Hinge started as a dating Web site in 2012 but made the switch to mobile-only and relaunched this year. The largest set of Washington area users are in their late 20s and early 30s. “At first, we were targeting a younger demographic, people right out of college, but found that our users were older,” McLeod said.
Hinge — which is focusing on daters in Washington, New York, Boston and Philadelphia for now — culls each user’s name, age, recent photos and “likes” from Facebook to automatically create a profile on the app. A series of recent upgrades gives users the option of adding height, religion and “personality tags.” These tags — descriptors that users select from a list that includes “Zombie Survivalist,” “Conflicted Omnivore” and “Lawn Game Champion” — allow some wit to show without too much pressure to be creative.
“We want people to use it to have great relevant conversations on their dates, and now the introductions and the personality tags help,” said Sophie Vinograd, lead copywriter/community manager.
Using that data, Hinge starts users with a set of five to seven potential matches every day at noon. They respond by rating each of them with a “heart” or an “X.” When two users give each other hearts, they get an introduction — an exchange of data that reveals both users’ jobs, suggests things they have in common, and offers suggestions for local restaurants and activities curated by Hinge employees.
In a survey of Washington and New York users, 54 percent said they have “found someone” through the app.
One of those is Jayne, a doctoral student at George Washington University who wished to provide only her first name when discussing online dating. She said she is dating a man she met on the app and considers herself “a cheerleader for Hinge.”
“I believe in dating as meeting friends of friends. Hinge is allowing you to do that without being in the same city as the one setting you up,” Jayne said.
Hinge uses a “sort of friends-referral system, a select amount of people per day,” she said, a system she appreciates “so you can’t just sit and troll for men.”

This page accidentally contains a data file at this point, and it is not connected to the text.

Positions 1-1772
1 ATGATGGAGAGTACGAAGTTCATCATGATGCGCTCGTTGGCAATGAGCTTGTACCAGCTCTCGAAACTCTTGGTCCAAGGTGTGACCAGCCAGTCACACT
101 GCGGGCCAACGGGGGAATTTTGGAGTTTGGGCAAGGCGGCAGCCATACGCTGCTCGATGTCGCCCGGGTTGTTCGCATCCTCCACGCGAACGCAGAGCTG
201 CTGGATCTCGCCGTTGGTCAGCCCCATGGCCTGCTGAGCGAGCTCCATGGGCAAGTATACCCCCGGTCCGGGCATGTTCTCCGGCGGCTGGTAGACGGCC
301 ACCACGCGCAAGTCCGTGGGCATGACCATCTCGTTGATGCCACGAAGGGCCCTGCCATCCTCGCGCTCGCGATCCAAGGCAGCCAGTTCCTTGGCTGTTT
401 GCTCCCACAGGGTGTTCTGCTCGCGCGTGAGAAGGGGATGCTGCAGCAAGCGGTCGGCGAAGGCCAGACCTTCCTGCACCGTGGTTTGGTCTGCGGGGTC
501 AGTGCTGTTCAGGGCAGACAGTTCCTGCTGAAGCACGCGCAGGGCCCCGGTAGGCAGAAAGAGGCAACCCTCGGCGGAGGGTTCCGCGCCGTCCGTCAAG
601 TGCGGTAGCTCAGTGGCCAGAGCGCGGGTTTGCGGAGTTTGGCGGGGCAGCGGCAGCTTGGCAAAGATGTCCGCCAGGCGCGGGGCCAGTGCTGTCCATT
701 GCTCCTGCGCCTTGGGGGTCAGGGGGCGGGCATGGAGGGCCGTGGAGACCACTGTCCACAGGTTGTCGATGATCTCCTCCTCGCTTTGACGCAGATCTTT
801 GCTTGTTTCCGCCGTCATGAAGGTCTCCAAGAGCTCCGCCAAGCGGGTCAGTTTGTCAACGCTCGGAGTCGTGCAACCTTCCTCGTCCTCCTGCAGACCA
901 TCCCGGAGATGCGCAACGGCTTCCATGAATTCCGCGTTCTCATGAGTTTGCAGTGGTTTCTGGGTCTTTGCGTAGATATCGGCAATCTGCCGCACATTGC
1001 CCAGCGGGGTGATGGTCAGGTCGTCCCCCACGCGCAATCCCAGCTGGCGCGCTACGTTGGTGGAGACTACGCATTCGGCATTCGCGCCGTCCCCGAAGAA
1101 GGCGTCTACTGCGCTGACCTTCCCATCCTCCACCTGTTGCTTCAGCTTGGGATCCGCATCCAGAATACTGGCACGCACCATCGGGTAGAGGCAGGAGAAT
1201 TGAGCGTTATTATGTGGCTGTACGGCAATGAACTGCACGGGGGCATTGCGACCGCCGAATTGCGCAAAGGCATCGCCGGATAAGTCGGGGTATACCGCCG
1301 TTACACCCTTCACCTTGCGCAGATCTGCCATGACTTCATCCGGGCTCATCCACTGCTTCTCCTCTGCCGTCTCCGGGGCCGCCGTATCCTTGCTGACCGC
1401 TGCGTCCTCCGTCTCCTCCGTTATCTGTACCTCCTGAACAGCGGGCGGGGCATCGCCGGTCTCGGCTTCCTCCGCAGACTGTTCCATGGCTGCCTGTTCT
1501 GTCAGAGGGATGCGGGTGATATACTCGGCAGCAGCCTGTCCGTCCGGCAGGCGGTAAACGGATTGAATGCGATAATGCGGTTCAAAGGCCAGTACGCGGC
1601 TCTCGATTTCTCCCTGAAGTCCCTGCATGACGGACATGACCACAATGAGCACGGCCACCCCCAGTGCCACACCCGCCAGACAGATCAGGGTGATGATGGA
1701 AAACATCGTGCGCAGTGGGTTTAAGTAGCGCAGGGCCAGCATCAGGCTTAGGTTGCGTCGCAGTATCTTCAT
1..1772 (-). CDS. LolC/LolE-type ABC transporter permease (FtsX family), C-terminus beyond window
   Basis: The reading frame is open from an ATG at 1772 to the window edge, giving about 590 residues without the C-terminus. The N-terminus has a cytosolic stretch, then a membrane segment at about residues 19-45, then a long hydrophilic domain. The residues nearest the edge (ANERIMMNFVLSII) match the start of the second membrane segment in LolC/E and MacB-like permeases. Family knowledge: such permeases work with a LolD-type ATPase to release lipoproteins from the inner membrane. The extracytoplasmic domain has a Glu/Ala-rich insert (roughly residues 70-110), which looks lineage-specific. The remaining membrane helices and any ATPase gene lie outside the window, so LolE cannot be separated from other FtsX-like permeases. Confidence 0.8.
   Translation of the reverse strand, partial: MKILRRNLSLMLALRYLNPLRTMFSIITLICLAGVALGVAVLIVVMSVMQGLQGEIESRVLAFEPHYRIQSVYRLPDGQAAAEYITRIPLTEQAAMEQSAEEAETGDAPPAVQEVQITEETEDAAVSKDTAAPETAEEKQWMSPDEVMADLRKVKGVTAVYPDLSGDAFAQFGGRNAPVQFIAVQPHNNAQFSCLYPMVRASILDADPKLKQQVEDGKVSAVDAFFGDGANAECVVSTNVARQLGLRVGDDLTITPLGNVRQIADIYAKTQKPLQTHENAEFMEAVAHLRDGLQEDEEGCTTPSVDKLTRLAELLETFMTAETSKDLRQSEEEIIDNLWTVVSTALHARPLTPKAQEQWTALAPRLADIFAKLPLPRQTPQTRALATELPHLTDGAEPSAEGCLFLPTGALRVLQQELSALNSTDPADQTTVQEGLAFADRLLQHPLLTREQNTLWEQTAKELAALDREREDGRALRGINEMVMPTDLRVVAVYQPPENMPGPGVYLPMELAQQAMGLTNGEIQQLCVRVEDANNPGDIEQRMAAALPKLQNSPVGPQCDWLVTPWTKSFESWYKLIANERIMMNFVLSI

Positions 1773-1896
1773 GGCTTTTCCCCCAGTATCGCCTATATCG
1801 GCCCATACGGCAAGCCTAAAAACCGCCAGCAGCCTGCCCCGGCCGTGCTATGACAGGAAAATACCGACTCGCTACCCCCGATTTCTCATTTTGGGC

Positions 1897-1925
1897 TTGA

To create the app’s defining elements, Hinge’s small staff pooled their collective online and real-life dating experiences. “It’s what we call eating your own dog food,” said John Kleint, data scientist and “chief matchmaker.” He’s been on five Hinge dates in the six months he’s worked for the company: “It spurs me to make better matches” for other people, he said.
The number of daily potential matches delivered to a profile is limited to ensure that users have enough friends of friends to keep the process going for six to eight months. As the app is used, it learns what people are more likely to appeal to certain users; and if users invite more friends to Hinge, the site can expand the field to people beyond the original friend group. “The more you play, the better the matches,” Kleint said. “It finds people similar to those you’ve liked in the past, but a certain portion are variety matches — people that you wouldn’t like on your own.”
If the app works well, joked lead engineer AJ Bonhomme, successfully matched users won’t need it anymore. “The goal is to shoot ourselves in the foot,” he said, “and get people dating.”
Correction: An earlier version of this story incorrectly reported the relaunch year of the dating app Hinge. It underwent a relaunch in 2013.
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